As part of a uni assignment, I recently researched some of the differences between natural and designated play spaces. Natural spaces offer so many different colours, smells, sounds and textures for children to experience through their senses. Logs, tree stumps, streams, mud, stepping stones, rocks and steep slopes provide opportunities for physical challenge and risk. Natural environments encourage open-ended play, which promotes creativity, imagination and problem-solving.
Research has demonstrated that contact with nature is important for mental and physical health and wellbeing, but children nowadays are much more likely to play in designated play spaces. Of course playgrounds have their advantages too, such as accessibility, convenience and socialising. Getting out into nature can require more effort, but all that is really needed is suitable clothing and time. Unhurried and unstructured time to explore and engage with the natural world.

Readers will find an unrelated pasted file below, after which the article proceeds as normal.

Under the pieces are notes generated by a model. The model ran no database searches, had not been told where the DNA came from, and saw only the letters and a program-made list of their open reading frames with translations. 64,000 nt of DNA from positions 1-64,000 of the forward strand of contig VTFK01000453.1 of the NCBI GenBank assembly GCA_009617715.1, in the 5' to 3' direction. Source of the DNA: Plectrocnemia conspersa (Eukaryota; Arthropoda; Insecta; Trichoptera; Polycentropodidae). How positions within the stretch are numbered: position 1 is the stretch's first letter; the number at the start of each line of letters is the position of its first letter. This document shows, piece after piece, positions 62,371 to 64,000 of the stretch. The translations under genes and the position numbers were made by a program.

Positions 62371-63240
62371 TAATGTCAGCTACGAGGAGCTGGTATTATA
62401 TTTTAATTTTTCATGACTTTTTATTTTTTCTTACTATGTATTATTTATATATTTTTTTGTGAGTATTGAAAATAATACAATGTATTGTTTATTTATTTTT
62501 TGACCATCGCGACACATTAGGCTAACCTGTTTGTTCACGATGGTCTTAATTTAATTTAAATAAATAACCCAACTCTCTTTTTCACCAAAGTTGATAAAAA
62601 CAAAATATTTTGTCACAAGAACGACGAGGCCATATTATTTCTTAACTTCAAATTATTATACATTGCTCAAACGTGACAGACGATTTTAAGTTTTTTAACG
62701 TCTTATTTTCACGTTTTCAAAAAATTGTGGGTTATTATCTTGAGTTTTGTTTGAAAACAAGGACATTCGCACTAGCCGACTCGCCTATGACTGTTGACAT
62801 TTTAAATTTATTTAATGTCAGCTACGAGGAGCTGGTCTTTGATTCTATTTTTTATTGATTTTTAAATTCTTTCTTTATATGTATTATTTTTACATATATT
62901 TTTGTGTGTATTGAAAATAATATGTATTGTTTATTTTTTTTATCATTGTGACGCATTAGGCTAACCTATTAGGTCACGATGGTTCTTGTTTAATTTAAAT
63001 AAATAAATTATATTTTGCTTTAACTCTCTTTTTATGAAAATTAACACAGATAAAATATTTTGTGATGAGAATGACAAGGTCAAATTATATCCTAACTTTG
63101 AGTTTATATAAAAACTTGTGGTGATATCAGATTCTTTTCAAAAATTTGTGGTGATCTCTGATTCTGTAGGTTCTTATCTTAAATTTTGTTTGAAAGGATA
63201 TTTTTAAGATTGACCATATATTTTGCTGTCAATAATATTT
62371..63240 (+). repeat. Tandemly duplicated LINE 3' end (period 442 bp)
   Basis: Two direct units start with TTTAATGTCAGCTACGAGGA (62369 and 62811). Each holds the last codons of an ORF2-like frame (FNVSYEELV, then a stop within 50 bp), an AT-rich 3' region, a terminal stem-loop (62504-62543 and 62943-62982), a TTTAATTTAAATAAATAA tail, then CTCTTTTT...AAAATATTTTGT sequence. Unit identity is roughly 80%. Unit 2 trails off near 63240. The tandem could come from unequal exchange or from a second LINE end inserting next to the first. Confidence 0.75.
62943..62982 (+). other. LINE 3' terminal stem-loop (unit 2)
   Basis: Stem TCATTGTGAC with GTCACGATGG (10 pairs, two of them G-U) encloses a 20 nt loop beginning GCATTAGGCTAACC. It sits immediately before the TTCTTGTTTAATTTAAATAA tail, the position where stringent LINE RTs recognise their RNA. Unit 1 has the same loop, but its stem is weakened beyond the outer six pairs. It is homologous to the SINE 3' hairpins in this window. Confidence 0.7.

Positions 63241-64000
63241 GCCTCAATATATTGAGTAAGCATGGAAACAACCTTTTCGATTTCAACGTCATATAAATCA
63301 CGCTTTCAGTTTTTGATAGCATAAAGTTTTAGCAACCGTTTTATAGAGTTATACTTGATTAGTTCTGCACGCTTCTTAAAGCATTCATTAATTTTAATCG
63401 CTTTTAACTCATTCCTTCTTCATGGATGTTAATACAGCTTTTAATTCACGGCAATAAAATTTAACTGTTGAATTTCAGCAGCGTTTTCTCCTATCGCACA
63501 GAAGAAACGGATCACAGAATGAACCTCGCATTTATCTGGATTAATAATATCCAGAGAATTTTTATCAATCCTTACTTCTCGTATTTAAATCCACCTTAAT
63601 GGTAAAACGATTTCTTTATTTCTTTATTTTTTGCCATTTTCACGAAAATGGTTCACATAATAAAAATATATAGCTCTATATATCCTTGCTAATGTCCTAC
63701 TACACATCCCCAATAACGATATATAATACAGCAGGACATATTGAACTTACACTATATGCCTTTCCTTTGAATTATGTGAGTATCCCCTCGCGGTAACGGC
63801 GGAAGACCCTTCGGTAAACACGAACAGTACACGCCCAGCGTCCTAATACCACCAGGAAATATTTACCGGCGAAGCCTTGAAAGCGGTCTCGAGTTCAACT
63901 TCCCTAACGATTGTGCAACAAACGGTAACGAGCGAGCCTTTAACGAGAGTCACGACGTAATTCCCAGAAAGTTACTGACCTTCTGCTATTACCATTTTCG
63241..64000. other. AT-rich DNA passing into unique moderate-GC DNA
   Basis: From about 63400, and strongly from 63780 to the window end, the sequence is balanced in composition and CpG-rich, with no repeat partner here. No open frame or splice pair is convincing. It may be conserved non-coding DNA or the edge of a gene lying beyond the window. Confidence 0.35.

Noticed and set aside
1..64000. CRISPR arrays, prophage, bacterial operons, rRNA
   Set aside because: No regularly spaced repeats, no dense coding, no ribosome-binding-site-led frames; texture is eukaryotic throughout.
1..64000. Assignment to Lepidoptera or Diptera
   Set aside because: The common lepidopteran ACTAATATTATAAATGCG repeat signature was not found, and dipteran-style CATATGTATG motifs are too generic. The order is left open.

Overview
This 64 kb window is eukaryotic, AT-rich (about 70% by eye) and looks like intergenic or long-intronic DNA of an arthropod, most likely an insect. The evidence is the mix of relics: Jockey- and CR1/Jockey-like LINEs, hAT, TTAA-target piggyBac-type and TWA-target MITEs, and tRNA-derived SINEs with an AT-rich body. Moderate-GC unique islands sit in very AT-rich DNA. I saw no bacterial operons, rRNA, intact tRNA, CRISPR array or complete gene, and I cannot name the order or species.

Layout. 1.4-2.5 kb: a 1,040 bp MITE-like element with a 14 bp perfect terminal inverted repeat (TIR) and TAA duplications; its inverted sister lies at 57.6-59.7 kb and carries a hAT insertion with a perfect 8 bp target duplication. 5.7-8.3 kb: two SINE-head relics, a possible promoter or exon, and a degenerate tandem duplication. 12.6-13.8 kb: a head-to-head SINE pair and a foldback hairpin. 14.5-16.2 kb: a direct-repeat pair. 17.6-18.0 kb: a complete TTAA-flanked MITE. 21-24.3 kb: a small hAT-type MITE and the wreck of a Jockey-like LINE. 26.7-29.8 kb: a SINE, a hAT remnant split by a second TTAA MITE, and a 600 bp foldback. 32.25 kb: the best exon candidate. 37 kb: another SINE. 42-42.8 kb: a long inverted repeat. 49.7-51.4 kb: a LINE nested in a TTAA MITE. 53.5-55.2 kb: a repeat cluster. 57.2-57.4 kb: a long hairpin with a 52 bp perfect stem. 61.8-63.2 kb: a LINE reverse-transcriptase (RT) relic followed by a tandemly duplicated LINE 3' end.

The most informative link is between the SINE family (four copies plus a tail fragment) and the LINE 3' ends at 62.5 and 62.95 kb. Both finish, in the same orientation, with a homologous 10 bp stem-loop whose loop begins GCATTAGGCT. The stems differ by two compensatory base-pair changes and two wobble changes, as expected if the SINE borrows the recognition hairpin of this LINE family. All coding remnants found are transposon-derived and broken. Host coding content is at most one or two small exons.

I’ve always believed in the value and importance of outdoor play, but sometimes I need reminding. I want to make more of an effort to spend time doing nothing in nature. And although there may be grumbles about leaving the house, or a long list of other things that need doing, I know that we never regret spending that time outdoors. We may come back feeling tired and hungry, but we always feel happy and refreshed.